In Romans 4:1-5 Paul’s argument is centered on his reading of Genesis 15:6; in 4:13-17 he is concerned with Genesis 17:5. For Paul, the promise of Genesis 17:5—that Abraham would be “the father of a multitude of nations”—is answered in the miraculous birth of Isaac. But Isaac’s birth is also read through and seen to be pointing to the ultimate fulfillment of the promise in the death and resurrection of Jesus, through which Abraham’s multiethnic family is created. The text has this logic: God justifies the ungodly (4:1-8); thus, God’s promise is for both Jews and Gentiles (4:9-23). Indeed, the hinge of Paul’s argument from one section to the next is verse 9: “Is this blessing [of righteousness] then only for the circumcised, or also for the uncircumcised?” God’s gift is given to both Jews and Gentiles, because it is an unfitting gift; God does not take into account human worth or works, because he is the justifier of the ungodly. His promise is received by faith that points away from oneself to look instead to God.

Abraham thus believes in the God who “gives life to the dead and calls into existence the things that do not exist” (Romans 4:17)—that is, his faith is in the God who raised Jesus Christ for our justification (4:25). The resurrection is an act of creation anticipated by the act of creation that is the birth of Isaac in and through the deadness of Abraham and Sarah (4:19). The story of the birth of Isaac is thus read by Paul as a story of death (deadness) and resurrection (birth): the Christ-event is both hermeneutic for and fulfillment of the Abrahamic story.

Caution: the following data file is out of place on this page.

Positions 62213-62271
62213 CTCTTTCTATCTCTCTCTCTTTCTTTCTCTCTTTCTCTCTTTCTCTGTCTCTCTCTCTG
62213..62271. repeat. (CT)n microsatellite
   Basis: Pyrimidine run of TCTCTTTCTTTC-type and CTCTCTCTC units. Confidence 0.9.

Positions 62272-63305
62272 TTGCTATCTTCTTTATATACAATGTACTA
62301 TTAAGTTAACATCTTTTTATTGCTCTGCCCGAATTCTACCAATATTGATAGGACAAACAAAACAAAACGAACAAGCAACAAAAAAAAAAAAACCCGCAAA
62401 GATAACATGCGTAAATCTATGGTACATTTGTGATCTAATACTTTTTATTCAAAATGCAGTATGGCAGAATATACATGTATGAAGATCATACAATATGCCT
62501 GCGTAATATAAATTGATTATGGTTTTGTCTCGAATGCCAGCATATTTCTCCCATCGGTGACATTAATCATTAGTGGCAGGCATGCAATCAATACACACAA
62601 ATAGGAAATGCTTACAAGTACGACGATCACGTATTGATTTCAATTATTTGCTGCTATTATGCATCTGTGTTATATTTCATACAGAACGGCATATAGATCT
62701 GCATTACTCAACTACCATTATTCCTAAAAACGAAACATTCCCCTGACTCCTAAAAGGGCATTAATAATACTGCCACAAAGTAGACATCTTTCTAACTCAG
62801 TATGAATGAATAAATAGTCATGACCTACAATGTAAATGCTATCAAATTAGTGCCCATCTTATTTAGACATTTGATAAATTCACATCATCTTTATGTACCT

The other major correspondence between the two parts of this reading is that just as Abraham was justified while ungodly, he was also justified before he was circumcised. He had not done anything vis-à-vis the law to make himself worthy before God, so his circumcision could not be part of the equation in his justification. Thus, because Abraham received the promise not “through the law but through the righteousness of faith” (Romans 4:13), Abraham is the father of all who believe. The law does not provide a human with resources for becoming worthy before God; indeed, it “brings wrath” rather than worth. As such, God’s promise is received by faith, so that the promise “may rest on grace” (4:16; the phrase is the same as 4:4). In both 4:4-5 and 4:16, grace is set over against works and the law, because God’s way of justifying is a gift that raises the dead and calls into being what does not exist (4:17). Precisely because there is no human criteria for justification but the faith that is the absence of worth, it is received by both Jews and Gentiles.

Romans 4:1-5, 13-17 is a powerful reading that sets forth the shape and story of grace, showing how all of life and history is, for Paul, interpreted through the death and resurrection of Christ. Just as there is no distinction between Jews and Gentiles in being under sin (3:22-23), God’s promise of righteousness is available to all by faith. One need not be deserving, be the right kind of person, or have the right kind of credentials. God has been and is still one who justifies the ungodly, loves sinners, and raises the dead.